To answer your question about barrel length and ballistics you might want to look at this website: BBTI - Ballistics by the Inch :: Calibers/Cartridges

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    VIP Member Array Tally XD's Avatar
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    Quote Originally Posted by TactiCarl View Post
    A lighter projectile would yield more velocity and therefore more energy. Assuming you're looking to deliver more and not less energy to the bad guy, lighter is good...to a point. I wouldn't use any of the extreme light loads, just something toward the light side. I think a smaller grain projectile would be more at home in a shorter barrel in the interest of maintaining muzzle energy, however, you may have a pistol with an action that favors something heavier. Please bear in mind I don't know what exact caliber you have in mind with this post.

    To answer your question about barrel length and ballistics you might want to look at this website: BBTI - Ballistics by the Inch :: Calibers/Cartridges

    I am purchasing the Charter Arms Pitbull in .40sw. I have lots and lots of .40sw ammo for my M&P's and wanted to continue that in a revolver. I had read a few articles that favored .40sw out of very short barrels when compared to several other popular calibers and even to a .357mag out of a snubby.

    The .40sw seems to not be a bad choice in any pistol, not that I knew that when I first purchased my M&P, but it has not left me regretting it or feeling under powered in any way [coming from .45acp previously].
    "Engage your brain before you engage your weapon" - James "Mad Dawg" Mattis

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    Quote Originally Posted by TactiCarl View Post
    .40 s&w sounds like a good choice even though I have no real experience with revolvers. I do have experience with .40 (usually 165 grain for my 4 inch barrel) and I think it's a fine cartridge .357mag would still deliver more energy over .40 s&w - about 20-25% according to ballistics101.com so I'm not sure exactly what your article said - maybe it was about something else besides energy.
    I believe the article was talking about muzzle velocities out of snub nose revolvers. The .40sw was right there with or better than some .357mag loads out of those really short barrels. I know muzzle velocities aren't the only thing necessary when considering defense rounds but .40sw has the velocity and a decent weight all combined. Certainly better than .38spl in my book.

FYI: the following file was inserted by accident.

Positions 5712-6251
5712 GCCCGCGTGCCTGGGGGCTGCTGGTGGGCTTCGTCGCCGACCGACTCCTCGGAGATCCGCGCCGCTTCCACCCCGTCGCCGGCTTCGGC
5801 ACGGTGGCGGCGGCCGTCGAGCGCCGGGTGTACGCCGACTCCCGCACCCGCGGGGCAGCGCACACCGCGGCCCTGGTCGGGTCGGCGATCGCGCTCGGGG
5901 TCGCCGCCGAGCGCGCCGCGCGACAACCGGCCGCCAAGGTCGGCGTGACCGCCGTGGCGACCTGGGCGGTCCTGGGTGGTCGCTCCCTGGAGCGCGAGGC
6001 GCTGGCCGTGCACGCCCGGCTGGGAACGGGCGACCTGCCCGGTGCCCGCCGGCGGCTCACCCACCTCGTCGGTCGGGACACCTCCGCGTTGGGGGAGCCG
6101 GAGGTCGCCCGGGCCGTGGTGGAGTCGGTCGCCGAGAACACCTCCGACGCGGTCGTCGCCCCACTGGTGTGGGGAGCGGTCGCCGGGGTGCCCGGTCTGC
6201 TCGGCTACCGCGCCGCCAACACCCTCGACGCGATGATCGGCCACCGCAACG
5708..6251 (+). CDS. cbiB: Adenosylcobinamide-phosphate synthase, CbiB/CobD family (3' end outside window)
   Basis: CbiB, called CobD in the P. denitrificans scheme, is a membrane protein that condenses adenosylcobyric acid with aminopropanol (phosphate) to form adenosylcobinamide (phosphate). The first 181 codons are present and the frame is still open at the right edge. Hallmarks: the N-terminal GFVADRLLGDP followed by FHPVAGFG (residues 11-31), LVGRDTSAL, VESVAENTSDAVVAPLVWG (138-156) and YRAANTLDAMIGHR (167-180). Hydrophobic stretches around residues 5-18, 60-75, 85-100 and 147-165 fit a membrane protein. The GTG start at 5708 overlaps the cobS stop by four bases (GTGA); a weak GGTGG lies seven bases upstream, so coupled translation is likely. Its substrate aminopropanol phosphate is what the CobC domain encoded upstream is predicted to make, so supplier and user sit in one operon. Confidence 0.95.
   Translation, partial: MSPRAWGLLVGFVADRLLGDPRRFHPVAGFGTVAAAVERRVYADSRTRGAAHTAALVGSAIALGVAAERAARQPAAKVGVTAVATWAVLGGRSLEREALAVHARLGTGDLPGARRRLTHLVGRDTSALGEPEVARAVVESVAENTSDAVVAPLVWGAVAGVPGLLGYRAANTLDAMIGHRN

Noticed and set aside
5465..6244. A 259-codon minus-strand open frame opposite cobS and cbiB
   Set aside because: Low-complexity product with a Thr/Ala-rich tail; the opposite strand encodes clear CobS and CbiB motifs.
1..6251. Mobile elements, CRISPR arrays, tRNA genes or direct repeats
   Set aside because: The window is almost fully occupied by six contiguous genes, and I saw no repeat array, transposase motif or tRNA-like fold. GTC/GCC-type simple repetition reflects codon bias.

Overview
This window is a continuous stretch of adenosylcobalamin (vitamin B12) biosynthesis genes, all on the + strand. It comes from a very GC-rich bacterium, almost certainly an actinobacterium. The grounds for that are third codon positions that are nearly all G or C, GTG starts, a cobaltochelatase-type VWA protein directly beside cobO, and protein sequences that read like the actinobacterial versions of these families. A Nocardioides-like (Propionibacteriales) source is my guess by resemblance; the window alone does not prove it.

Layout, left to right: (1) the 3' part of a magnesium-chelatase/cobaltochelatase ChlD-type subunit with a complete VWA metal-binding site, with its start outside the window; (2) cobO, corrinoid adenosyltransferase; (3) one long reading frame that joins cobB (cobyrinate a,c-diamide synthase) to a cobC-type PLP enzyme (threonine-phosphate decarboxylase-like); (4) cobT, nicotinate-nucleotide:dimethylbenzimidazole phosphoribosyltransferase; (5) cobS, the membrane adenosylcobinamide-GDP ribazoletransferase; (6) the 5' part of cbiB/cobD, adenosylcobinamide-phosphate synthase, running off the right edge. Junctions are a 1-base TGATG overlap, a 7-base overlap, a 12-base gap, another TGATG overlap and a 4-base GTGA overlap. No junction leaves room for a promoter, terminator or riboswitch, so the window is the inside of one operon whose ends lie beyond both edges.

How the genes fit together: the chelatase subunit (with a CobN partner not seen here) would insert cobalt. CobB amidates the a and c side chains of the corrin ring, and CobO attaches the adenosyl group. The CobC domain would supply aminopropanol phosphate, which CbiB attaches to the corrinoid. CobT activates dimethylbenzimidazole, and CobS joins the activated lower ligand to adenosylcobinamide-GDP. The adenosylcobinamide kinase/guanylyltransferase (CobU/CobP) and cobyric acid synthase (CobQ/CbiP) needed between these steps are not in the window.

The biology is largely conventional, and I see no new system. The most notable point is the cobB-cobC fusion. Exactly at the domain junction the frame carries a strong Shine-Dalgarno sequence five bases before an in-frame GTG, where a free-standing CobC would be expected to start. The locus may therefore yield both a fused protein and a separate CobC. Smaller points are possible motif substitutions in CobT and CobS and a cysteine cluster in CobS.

I guess I worry about proper expansion of bullets out of short barrels.
    "Engage your brain before you engage your weapon" - James "Mad Dawg" Mattis

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    Well, those copper bullets seem to do OK in the gel tests that I've seen. They kill deer like crazy out of my Ithaca deerslayer from my experience.

    If you can afford the copper stuff and it hits close enough to POA out of your handgun then I see no problem.
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    Quote Originally Posted by TactiCarl View Post
    Well since neither one of us can speak for an article which is not front of us let's put that aside for now to keep me less confused :)

    Your concern about expansion would be another tick in the direction of a smaller grain bullet. Generally, more velocity helps ensure expansion from what (little) I know.
    Sorry. Didn't mean to confuse. My real debate, with myself, was with the velocities vs. mass. I simply wanted to make sure my choice of revolver would be adequate using the .40sw ammo I already have on hand or with other copper jacketed lead choices. I didn't want to lose so much muzzle velocity that my hollow points wouldn't do their job.

    If the newer tech offerings work then I would be gaining several hundred FPS out of a short snubby to better ensure expansion, but I also didn't want to lose energy from lesser weight bullets to the point of ineffectiveness against an assailant.